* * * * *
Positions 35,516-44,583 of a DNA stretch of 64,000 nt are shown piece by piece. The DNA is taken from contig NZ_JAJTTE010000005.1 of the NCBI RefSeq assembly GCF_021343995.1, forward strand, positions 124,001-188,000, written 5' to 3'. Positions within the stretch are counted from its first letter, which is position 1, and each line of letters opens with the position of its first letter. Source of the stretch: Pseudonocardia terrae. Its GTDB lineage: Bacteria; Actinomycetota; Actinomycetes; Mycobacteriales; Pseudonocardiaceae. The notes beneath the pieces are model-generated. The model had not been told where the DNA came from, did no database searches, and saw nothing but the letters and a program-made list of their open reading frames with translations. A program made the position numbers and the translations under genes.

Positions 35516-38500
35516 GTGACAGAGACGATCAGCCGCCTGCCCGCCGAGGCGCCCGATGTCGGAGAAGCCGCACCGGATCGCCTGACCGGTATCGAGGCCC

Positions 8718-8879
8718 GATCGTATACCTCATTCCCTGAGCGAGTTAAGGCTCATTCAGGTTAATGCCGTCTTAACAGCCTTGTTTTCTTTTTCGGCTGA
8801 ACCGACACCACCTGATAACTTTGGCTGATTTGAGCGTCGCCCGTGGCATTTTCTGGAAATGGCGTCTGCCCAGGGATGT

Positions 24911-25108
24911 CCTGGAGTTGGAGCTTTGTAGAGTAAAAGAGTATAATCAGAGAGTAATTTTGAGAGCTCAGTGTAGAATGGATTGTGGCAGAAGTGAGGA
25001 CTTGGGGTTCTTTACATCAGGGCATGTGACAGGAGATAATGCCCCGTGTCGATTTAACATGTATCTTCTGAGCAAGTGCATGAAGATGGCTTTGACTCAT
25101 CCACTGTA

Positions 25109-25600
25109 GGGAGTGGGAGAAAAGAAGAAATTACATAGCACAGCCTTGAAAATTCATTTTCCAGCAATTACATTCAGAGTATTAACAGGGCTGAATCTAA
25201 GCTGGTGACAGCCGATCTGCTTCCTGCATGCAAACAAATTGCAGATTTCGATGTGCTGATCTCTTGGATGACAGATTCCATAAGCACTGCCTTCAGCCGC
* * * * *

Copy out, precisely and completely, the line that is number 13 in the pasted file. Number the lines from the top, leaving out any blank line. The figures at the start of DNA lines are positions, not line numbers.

25201 GCTGGTGACAGCCGATCTGCTTCCTGCATGCAAACAAATTGCAGATTTCGATGTGCTGATCTCTTGGATGACAGATTCCATAAGCACTGCCTTCAGCCGC